4.7.  Accessibility  . . . . . . . . . . . . . . . . . . . . . . 13
     4.8.  Personal Privacy . . . . . . . . . . . . . . . . . . . . . 14
     4.9.  Privacy vis-a-vis the Government . . . . . . . . . . . . . 15
   5.  Questions about Technical Characteristics or Functionality . . 16
     5.1.  Bottlenecks, Choke-Points and Access Control . . . . . . . 16
     5.2.  Alteration or Replacement of Content . . . . . . . . . . . 17
     5.3.  Monitoring or Tracking of Usage  . . . . . . . . . . . . . 17
     5.4.  Retention, Collection, or Exposure of Data . . . . . . . . 17
     5.5.  Persistent Identifiers and Anonymity . . . . . . . . . . . 17
     5.6.  Access by Third Parties  . . . . . . . . . . . . . . . . . 18
     5.7.  Discrimination among Users, or among Types of Traffic  . . 18
     5.8.  Internationalization and Accessibility . . . . . . . . . . 18
     5.9.  Innovation, Competition, and End User Choice and
           Control  . . . . . . . . . . . . . . . . . . . . . . . . . 19
   6.  Security Considerations  . . . . . . . . . . . . . . . . . . . 20
   7.  IANA Considerations  . . . . . . . . . . . . . . . . . . . . . 21
   8.  Acknowledgments  . . . . . . . . . . . . . . . . . . . . . . . 22
   9.  References . . . . . . . . . . . . . . . . . . . . . . . . . . 23
     9.1.  Normative References . . . . . . . . . . . . . . . . . . . 23
     9.2.  Informative References . . . . . . . . . . . . . . . . . . 23



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   Authors' Addresses . . . . . . . . . . . . . . . . . . . . . . . . 25


















































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1.  Introduction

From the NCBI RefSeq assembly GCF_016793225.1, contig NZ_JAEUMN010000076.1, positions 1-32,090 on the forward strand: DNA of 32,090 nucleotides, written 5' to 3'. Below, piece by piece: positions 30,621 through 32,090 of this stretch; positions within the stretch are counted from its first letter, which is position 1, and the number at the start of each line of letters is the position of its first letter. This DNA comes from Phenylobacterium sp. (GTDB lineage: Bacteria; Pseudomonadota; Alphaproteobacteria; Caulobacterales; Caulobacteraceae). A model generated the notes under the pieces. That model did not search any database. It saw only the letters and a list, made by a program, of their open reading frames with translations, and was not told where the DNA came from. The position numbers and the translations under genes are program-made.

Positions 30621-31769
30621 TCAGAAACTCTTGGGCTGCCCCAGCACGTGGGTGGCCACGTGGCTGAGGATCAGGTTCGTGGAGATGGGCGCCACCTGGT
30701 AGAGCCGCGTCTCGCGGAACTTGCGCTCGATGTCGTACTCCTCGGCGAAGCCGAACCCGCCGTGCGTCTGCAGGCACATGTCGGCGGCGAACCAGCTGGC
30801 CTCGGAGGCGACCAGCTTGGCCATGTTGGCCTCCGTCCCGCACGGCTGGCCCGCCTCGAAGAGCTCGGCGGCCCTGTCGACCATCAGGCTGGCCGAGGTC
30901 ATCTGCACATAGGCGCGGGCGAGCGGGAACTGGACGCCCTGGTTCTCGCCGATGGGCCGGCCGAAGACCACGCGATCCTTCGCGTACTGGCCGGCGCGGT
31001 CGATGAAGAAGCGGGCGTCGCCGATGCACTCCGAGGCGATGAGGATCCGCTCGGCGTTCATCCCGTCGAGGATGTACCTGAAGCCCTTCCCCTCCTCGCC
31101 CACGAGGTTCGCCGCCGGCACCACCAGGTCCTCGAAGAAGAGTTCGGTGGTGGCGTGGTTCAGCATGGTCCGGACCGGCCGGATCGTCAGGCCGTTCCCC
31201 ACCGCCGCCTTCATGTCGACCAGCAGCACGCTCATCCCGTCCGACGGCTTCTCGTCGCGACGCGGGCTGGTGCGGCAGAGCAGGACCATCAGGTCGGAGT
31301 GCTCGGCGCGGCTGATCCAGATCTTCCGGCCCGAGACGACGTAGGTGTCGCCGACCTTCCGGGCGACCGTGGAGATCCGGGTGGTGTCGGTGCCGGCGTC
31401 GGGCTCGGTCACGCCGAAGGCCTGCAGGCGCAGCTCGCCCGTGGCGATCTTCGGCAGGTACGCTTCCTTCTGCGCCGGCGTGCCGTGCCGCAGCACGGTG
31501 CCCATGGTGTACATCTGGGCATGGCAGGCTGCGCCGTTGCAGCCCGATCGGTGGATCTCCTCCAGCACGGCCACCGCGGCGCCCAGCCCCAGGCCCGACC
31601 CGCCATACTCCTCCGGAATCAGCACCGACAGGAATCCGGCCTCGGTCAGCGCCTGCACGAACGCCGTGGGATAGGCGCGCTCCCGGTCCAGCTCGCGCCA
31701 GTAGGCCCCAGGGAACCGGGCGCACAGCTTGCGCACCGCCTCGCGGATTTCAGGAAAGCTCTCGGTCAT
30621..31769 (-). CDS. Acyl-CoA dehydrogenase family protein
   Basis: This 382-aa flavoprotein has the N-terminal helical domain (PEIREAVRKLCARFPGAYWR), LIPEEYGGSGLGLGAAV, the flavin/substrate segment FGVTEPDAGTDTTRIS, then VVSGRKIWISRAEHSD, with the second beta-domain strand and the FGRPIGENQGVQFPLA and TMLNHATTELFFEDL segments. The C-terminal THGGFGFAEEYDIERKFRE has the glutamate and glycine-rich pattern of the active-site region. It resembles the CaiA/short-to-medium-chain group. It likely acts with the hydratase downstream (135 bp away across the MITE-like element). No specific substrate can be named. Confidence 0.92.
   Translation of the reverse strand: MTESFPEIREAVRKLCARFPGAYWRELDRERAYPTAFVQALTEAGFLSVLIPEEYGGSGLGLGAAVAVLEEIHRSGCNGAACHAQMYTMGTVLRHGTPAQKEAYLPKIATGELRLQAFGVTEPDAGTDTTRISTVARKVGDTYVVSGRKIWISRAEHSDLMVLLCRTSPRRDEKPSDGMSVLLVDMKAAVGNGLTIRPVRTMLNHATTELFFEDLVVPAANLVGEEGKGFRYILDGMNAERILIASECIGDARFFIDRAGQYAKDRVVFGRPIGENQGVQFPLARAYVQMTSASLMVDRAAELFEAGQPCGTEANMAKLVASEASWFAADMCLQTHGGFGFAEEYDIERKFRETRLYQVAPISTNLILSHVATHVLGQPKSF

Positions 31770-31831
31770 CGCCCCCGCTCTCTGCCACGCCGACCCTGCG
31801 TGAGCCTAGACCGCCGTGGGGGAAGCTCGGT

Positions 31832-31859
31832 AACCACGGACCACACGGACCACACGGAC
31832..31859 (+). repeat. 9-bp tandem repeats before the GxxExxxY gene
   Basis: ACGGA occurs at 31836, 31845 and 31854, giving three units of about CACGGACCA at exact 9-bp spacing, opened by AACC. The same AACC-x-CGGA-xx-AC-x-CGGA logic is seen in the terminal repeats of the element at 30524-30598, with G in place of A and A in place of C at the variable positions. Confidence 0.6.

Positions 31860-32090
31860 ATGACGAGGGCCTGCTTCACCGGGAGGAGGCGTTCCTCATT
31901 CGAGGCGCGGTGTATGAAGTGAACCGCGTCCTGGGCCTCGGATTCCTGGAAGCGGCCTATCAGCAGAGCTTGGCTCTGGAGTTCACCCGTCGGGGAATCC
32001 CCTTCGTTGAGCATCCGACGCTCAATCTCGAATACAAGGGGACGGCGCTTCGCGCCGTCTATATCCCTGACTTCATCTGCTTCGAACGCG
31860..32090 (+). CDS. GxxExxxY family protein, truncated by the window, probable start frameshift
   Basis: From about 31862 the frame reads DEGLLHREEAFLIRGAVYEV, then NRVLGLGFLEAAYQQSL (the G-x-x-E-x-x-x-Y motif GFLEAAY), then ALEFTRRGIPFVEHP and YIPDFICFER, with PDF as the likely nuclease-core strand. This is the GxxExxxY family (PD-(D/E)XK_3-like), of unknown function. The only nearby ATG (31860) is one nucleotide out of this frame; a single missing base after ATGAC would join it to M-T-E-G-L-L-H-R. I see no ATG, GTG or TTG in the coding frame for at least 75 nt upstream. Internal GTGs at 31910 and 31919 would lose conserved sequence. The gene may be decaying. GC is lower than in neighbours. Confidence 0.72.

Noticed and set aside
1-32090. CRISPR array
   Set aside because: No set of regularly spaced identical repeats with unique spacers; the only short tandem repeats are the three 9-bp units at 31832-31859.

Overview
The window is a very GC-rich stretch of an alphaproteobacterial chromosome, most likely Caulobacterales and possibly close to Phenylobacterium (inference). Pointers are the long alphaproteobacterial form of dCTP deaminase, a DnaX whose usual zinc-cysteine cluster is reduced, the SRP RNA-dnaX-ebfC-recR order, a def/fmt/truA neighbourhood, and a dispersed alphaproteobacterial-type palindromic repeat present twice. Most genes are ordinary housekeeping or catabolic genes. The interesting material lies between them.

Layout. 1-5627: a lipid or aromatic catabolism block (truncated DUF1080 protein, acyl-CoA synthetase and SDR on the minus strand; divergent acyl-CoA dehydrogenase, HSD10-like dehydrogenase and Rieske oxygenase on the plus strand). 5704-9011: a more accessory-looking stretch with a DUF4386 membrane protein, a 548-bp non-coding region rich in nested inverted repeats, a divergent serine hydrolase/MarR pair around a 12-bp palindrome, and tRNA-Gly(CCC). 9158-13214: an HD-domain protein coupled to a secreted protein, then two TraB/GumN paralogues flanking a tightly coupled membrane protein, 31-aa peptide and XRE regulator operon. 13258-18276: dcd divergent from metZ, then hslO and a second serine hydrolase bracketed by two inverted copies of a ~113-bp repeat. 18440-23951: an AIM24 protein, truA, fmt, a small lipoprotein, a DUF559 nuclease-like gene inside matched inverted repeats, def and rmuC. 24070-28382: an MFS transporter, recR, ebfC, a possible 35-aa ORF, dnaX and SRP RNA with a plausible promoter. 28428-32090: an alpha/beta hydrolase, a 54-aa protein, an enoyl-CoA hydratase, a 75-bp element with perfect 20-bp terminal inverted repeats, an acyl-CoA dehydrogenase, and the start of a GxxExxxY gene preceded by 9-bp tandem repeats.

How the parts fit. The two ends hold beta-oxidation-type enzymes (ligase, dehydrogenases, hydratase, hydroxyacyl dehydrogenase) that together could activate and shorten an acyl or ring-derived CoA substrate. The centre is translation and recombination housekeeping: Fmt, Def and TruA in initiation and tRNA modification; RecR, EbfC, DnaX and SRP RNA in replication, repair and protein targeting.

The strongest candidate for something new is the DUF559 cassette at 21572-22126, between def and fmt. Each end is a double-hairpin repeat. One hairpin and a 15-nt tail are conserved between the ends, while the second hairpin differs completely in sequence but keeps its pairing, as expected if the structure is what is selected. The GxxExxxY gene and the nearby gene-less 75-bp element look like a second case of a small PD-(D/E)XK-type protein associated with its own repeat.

This document suggests public policy questions that the authors
   believe should be considered and possibly addressed within the IETF
   when it is working on new or revised standards or protocols.  This
   document offers questions to be considered, rather than guidelines to
   be followed.  These questions are somewhat similar to the "Security
   Considerations" section required in IETF documents.

   This document is inspired by and directly modeled on RFC 3426
   [RFC3426], entitled "General Architectural and Policy Considerations"
   and published by the Internet Architecture Board (IAB) in November
   2002.  In RFC 3426, the IAB raises architectural questions that
   should be considered in design decisions, without asserting that
   there are clear guidelines that should be followed in all cases.
   This document attempts to follow in the spirit of RFC 3426 by raising
   questions to be considered without asserting that any particular
   answers must be followed.

   This document is motivated by the recognition that technical design
   decisions made within the IETF and other standards bodies can have
   significant impacts on public policy concerns.  One well known and in
   the meanwhile historical example of this possible impact can be found
   in the standardization efforts around IPv6 on Ethernet networks.
   [RFC2464], published in December 1998, specified that the interface
   identifier of an IPv6 address was constructed in a way that it uses
   the unique MAC address associated with the Ethernet interface
   adapter.  After the publication of RFC 2464, a significant policy
   concern arose because the use of the unique and unchangeable MAC
   address would significantly reduce a user's ability to conduct
   private and/or anonymous communications using IPv6.  The IETF
   responded to those concerns by publishing RFC 3041 [RFC3041] entitled
   "Privacy Extensions for Stateless Address Autoconfiguration in IPv6"
   in January 2001.  Privacy concerns relating this aspect in IPv6 still
   exist today.

   The goal of this document is that potential public policy impacts of
   technical design decisions will be identified and considered during
   the initial design process.  Some would refer to this approach as